Image: HBO

Sometimes, confidential information leaks online because attention-thirsty hackers broke into your servers. And sometimes, the fuck up is coming from inside the house. In the case of season seven, episode six of Game of Thrones—which leaked online today less than a week before its scheduled air date—it was decidedly an example of the latter.

HBO has been in a weeks-long impasse with hackers who have been leaking their shit online in a scheme the cyber invaders have framed as a Game of Thrones breach. And yet, the only parties responsible for leaking full episodes of the show’s latest season so far is HBO and its affiliates themselves.

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Season seven, episode six of Game of Thrones episode was leaked Wednesday after becoming briefly available through both HBO Nordic and HBO Spain’s streaming services. According to posts on an unmoderated subreddit that often serves as ground zero for such leaks, only a low quality livestream was initially available, but a full quality upload soon made its way online.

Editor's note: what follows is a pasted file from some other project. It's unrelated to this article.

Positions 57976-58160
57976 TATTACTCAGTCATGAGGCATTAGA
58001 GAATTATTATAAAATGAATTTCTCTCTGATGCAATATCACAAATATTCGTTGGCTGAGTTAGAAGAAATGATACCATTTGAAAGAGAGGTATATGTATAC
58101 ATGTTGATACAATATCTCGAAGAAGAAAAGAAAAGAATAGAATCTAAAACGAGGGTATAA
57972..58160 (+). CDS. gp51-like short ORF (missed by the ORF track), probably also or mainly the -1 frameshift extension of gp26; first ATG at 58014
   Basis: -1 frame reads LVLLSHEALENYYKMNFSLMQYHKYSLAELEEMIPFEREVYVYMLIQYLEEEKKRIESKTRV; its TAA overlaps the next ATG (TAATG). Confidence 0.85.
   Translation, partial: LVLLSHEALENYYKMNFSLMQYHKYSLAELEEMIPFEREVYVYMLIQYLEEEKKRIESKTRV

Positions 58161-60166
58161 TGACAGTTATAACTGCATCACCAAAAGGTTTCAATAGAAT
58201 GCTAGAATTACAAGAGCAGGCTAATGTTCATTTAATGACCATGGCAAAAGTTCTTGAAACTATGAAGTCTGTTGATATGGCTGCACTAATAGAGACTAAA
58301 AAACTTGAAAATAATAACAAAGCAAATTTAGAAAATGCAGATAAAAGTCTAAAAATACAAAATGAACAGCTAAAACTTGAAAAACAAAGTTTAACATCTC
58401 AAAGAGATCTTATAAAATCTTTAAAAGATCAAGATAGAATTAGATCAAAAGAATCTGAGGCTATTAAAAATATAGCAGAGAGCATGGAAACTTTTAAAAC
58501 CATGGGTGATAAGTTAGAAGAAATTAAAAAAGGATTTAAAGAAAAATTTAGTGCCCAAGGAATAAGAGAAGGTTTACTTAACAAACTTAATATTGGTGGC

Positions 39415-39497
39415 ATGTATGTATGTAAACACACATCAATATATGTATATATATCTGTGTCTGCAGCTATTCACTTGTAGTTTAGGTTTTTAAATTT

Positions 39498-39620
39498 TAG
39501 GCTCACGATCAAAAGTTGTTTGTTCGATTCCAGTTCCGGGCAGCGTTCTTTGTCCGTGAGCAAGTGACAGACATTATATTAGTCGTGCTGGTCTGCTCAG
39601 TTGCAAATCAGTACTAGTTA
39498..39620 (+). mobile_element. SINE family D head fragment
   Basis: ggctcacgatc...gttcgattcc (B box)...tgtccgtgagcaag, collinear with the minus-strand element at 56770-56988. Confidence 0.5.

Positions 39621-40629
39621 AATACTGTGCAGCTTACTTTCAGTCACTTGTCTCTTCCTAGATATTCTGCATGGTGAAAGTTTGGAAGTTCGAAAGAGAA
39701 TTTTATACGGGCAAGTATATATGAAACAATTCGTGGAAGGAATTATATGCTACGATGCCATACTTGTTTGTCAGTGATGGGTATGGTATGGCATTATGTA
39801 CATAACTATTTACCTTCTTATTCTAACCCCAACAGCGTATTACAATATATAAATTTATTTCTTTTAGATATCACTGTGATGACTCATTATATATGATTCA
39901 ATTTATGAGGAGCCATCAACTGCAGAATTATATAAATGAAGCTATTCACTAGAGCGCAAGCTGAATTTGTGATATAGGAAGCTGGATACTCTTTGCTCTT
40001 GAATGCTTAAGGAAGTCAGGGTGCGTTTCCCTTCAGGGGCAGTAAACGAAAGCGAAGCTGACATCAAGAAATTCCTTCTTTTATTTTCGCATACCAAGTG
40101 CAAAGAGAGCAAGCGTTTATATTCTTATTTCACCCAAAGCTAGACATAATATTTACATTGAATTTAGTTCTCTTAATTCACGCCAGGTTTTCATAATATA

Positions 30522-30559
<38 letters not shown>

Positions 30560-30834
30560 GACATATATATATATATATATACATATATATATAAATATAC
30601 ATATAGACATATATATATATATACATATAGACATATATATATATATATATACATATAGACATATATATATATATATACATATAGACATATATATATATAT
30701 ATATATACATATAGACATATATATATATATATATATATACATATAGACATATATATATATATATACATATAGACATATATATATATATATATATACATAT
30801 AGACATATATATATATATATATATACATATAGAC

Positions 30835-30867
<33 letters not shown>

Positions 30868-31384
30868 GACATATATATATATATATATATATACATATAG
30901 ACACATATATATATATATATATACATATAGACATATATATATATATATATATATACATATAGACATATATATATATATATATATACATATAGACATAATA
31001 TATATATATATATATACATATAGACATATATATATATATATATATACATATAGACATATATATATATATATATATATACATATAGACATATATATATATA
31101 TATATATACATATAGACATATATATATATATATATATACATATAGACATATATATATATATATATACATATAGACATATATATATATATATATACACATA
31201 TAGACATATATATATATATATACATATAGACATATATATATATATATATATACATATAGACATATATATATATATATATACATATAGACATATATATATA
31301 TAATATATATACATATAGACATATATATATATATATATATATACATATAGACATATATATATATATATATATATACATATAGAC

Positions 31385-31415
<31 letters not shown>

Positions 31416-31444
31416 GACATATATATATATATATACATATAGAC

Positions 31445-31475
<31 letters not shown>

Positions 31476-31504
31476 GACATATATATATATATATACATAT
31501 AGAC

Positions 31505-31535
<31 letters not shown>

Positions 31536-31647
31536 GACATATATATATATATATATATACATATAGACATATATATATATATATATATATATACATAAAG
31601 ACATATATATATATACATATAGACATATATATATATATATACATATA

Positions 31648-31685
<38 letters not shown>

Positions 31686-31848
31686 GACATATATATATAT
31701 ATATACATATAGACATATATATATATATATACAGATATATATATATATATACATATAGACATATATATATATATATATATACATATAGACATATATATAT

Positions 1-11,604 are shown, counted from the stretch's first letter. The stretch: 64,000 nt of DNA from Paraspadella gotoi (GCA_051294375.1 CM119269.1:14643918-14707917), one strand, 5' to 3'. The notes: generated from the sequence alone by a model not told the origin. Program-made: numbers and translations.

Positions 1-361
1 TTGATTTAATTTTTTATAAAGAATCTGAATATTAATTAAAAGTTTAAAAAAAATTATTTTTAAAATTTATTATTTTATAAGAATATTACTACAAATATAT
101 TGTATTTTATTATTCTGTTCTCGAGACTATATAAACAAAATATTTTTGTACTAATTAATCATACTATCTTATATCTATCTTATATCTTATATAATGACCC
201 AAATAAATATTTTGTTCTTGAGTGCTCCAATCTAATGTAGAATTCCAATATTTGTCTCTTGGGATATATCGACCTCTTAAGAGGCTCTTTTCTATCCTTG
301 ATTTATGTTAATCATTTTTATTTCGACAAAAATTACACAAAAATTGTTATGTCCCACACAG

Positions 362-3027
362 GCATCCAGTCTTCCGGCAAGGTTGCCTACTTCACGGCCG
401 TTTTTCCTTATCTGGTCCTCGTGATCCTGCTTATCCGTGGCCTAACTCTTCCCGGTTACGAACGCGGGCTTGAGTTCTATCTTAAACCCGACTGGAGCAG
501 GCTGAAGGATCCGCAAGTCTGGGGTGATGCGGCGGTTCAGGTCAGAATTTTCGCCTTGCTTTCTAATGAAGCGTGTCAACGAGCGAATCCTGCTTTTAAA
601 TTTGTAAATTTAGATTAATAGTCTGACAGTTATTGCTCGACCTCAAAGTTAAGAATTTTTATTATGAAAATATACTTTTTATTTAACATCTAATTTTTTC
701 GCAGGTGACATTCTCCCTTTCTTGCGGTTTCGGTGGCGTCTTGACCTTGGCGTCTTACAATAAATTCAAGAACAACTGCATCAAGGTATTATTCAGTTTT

Asked for comment, an HBO spokesperson blamed the error on a third party vendor. HBO would not comment further on the nature of the third party vendor. Here’s their statement in full:

We have learned that the upcoming episode of Game of Thrones was accidentally posted for a brief time on the HBO Nordic and HBO España platforms. The error appears to have originated with a third party vendor and the episode was removed as soon as it was recognized. This is not connected to the recent cyber incident at HBO in the U.S.

So far, the hackers have released full episodes of several HBO shows, including Ballers, Room 104, Insecure, Curb Your Enthusiasm, and Barry and The Deuce, but only unreleased episode outlines of Game of Thrones have popped up online as a result of the hackers. And a previous episode of Game of Thrones that was uploaded ahead of its scheduled time was allegedly leaked by employees at an India-based company that stores and processes shows.

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A statement from HBO on Monday suggested that the streaming service has grown exasperated by the leaks, with the network saying the hackers “may continue to drop bits and pieces of stolen information in an attempt to generate media attention. That’s a game we’re not going to participate in.”

Play the game, I guess, before the game plays you.